I'd make no such assertion, having been in just that situation myself and been brow-beaten into accepting a bargain. If I didn't communicate that clearly, then I apologise.

" Also while recognizing that it is factually correct that the courts are over-worked, given that they themselves have contributed significantly to that status, I find it difficult to grant them dispensation for it."

How do you think that they contributed to that?

If you mean defence lawyers dragging their heels, encouraging clients to play the system, and the CPS being chronically over-worked, then yes. I don't really see that as the fault of the CPS, though.

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FAIL

I forget

Were these the 4 that were ratted out by their own anon buddy, or were these the ones who got caught by Scotland Yard because they openly used their Xbox handles on the anon IRC? Or were they just caught because they were dumb enough to use the ion cannons which broadcast their IP address to the whole universe?

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Re: I forget

Perhaps they were caught because they broke the law?

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Re: I forget

It seems they were caught by the Police, I rather like the quote -

In his sentencing remarks, Testar said: "The defendants were actually rather arrogant. They thought they were far too clever to be caught and used various methods to try to cloak and preserve their anonymity. It seems to me that the police were a little bit more clever than the conspirators."

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Not a terrible lot of facts in the reporting

I wouldn't want to form an opinion based on what I've just read. However, the criminal (as he is now, in law) does at least face the prospect of getting out of jail (and fairly soon, if he behaves) and leading a normal life. Whether the sentence was sufficient for the crime he committed is another matter.

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Happy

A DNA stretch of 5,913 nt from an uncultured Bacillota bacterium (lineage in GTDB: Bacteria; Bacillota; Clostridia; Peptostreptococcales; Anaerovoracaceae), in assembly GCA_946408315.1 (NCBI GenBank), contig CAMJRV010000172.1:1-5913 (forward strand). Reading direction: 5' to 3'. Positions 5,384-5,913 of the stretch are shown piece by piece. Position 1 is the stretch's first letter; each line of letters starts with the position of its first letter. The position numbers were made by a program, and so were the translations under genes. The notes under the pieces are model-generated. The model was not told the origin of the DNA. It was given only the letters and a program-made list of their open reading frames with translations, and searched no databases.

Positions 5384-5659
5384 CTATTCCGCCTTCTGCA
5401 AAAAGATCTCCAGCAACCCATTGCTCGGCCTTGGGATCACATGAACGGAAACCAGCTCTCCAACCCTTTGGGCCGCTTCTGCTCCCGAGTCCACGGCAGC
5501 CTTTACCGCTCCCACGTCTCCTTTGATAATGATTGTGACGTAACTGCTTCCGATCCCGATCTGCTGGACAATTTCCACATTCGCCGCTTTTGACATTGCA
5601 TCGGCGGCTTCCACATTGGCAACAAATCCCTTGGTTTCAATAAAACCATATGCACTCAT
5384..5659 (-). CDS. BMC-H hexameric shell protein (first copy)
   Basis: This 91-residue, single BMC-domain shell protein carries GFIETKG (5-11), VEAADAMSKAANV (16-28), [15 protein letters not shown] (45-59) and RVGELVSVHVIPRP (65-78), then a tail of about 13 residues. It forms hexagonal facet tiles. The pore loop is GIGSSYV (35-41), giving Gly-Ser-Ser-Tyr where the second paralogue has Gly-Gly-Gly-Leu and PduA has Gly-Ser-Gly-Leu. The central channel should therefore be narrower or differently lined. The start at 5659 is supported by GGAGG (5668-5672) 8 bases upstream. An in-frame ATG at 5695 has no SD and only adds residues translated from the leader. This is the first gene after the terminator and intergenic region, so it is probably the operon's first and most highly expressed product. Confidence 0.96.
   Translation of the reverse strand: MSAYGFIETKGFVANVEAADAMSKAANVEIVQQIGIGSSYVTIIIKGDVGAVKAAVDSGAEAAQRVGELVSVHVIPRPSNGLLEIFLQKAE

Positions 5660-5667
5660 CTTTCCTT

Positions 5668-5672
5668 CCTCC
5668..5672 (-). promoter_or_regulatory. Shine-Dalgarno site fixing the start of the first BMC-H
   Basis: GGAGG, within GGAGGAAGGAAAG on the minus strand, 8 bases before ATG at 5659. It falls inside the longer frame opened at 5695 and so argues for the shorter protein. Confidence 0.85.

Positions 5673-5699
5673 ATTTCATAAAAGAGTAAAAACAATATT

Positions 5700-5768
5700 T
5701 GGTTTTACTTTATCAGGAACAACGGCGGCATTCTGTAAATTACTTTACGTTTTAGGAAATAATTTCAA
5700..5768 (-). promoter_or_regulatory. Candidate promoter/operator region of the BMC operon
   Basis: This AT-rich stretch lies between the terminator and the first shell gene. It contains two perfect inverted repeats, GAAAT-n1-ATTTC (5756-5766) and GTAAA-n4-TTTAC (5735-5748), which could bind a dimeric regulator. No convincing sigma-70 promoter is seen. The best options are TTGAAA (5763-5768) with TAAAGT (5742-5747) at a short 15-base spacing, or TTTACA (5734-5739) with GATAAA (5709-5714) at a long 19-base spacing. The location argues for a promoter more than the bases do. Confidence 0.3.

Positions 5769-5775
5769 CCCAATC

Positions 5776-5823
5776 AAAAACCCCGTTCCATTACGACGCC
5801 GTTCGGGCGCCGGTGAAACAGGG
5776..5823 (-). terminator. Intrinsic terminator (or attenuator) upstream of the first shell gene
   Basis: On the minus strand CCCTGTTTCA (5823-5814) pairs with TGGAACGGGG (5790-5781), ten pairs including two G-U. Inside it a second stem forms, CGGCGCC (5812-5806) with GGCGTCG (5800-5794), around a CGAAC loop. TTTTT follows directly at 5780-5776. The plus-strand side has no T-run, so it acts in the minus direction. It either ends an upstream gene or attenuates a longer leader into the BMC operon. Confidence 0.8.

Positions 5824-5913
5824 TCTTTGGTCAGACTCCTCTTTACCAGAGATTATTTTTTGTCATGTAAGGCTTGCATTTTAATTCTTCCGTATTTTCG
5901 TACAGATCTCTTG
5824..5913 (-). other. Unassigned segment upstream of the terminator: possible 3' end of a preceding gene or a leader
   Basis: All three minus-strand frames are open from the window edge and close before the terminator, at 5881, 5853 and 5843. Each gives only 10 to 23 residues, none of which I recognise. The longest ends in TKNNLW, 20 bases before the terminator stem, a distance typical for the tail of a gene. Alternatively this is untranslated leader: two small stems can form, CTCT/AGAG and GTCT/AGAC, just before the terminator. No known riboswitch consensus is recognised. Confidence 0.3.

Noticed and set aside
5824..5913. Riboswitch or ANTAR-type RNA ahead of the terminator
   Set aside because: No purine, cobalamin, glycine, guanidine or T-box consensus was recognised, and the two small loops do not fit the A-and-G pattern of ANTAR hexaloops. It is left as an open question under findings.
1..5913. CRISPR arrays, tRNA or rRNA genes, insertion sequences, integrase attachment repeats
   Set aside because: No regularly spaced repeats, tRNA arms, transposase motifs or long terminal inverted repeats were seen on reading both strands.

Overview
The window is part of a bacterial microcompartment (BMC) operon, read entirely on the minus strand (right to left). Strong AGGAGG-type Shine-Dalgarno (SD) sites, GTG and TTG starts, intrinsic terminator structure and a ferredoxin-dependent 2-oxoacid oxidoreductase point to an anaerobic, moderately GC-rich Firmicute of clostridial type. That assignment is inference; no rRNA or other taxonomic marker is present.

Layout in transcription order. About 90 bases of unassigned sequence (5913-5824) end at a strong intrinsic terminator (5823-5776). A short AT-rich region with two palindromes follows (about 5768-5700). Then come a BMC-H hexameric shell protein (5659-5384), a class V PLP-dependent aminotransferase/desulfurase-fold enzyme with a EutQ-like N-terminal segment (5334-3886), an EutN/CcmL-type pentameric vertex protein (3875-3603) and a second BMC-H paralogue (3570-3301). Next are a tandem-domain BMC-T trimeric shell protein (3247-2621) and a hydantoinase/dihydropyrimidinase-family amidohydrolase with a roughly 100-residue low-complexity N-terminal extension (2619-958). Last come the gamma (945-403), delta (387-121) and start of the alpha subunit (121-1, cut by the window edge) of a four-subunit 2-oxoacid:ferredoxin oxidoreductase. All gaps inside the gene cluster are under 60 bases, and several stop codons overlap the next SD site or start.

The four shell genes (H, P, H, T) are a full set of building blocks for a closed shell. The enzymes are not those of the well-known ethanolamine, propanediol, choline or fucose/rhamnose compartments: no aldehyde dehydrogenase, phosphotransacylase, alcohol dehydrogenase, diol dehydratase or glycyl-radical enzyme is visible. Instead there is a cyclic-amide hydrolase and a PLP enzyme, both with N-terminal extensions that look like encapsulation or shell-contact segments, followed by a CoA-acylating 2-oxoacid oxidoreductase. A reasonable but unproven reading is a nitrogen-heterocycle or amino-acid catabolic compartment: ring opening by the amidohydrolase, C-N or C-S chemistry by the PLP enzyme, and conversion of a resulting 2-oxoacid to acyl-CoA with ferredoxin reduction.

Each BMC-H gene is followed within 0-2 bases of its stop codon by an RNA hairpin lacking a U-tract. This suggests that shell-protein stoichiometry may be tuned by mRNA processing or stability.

Re: Not a terrible lot of facts in the reporting

"......getting out of jail .....and leading a normal life...." Maybe. Apart from the fact he now has a criminal record that will dog his immediate job prospects, maybe for the rest of his life, he also has to wait and see if PayPal and the other victims decide to sue for losses occurring from the attacks. I also suspect that his future computer activities and acquaintances will be monitored for years to come.

Of course, I wouldn't want to suggest his light sentence had anything to do with him singing like a canary. No, I'm sure he manned up and kept schtum about all his Anonyputz buddies..... Would you trust this guy enough to involve him in a future cyber gang? Probably not.

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Anonymous Coward

Re: Not a terrible lot of facts in the reporting

He was studying at Northampton "University". With that on his CV, Prison time can only improve his chances of employment.

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Re: Not a terrible lot of facts in the reporting

"Of course, I wouldn't want to suggest his light sentence had anything to do with him singing like a canary."

18months is fairly near the top end of what you get from computer crimes, http://www.computerevidence.co.uk/Cases/CMA.htm

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Re: Not a terrible lot of facts in the reporting

"Of course, I wouldn't want to suggest his light sentence had anything to do with him singing like a canary. No, I'm sure he manned up and kept schtum about all his Anonyputz buddies..... Would you trust this guy enough to involve him in a future cyber gang? Probably not."

Well, at least he'll not be sharing a cell in a privately run jail, with a man called Bubba, where it delivers more shareholder value to keep you longer, if they can find an excuse.

Of course, if I was to go purely on El Reg's article, I might think he's be found guilty by association. I'd hope the plods had rather more evidence against him than who he spoke to.

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Boffin

Re: Re: Not a terrible lot of facts in the reporting

".....at least he'll not be sharing a cell in a privately run jail, with a man called Bubba....." A lot of the UK's lower security prisons are indeed run by private companies. Prisoner spearation is not exactly high on the agenda, which means even those on remand awaiting trial can get shoved in with some quite nasty pieces of work.

"....I might think he's be found guilty by association....." What matters is what the judge and jury thought, and they saw enough convincing evidence to send him down.